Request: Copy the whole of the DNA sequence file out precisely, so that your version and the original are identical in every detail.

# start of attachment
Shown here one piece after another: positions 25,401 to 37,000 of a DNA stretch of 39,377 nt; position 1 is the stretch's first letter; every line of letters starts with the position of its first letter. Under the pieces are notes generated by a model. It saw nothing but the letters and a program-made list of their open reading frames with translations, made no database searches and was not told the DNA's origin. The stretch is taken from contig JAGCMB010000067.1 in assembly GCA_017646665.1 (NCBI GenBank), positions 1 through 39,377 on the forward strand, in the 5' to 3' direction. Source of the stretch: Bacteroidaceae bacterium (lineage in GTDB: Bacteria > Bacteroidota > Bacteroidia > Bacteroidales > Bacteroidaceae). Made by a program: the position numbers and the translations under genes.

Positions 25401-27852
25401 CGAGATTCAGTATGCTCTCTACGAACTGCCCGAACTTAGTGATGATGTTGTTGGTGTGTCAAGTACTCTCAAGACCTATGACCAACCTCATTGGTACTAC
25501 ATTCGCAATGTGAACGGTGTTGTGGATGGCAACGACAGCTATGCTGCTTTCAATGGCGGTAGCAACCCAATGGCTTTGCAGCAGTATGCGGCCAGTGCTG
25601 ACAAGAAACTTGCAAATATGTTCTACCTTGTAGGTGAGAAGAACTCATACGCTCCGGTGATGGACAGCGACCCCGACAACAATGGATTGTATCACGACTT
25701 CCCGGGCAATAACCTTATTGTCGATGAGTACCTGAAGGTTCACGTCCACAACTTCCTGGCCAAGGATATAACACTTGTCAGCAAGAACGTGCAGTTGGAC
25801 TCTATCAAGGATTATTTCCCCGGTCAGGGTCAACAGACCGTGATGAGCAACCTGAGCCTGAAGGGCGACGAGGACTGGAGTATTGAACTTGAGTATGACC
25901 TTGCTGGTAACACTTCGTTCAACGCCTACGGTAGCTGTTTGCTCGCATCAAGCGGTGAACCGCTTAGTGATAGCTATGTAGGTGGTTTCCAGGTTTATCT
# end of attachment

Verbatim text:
Shown here one piece after another: positions 25,401 to 37,000 of a DNA stretch of 39,377 nt; position 1 is the stretch's first letter; every line of letters starts with the position of its first letter. Under the pieces are notes generated by a model. It saw nothing but the letters and a program-made list of their open reading frames with translations, made no database searches and was not told the DNA's origin. The stretch is taken from contig JAGCMB010000067.1 in assembly GCA_017646665.1 (NCBI GenBank), positions 1 through 39,377 on the forward strand, in the 5' to 3' direction. Source of the stretch: Bacteroidaceae bacterium (lineage in GTDB: Bacteria > Bacteroidota > Bacteroidia > Bacteroidales > Bacteroidaceae). Made by a program: the position numbers and the translations under genes.

Positions 25401-27852
25401 CGAGATTCAGTATGCTCTCTACGAACTGCCCGAACTTAGTGATGATGTTGTTGGTGTGTCAAGTACTCTCAAGACCTATGACCAACCTCATTGGTACTAC
25501 ATTCGCAATGTGAACGGTGTTGTGGATGGCAACGACAGCTATGCTGCTTTCAATGGCGGTAGCAACCCAATGGCTTTGCAGCAGTATGCGGCCAGTGCTG
25601 ACAAGAAACTTGCAAATATGTTCTACCTTGTAGGTGAGAAGAACTCATACGCTCCGGTGATGGACAGCGACCCCGACAACAATGGATTGTATCACGACTT
25701 CCCGGGCAATAACCTTATTGTCGATGAGTACCTGAAGGTTCACGTCCACAACTTCCTGGCCAAGGATATAACACTTGTCAGCAAGAACGTGCAGTTGGAC
25801 TCTATCAAGGATTATTTCCCCGGTCAGGGTCAACAGACCGTGATGAGCAACCTGAGCCTGAAGGGCGACGAGGACTGGAGTATTGAACTTGAGTATGACC
25901 TTGCTGGTAACACTTCGTTCAACGCCTACGGTAGCTGTTTGCTCGCATCAAGCGGTGAACCGCTTAGTGATAGCTATGTAGGTGGTTTCCAGGTTTATCT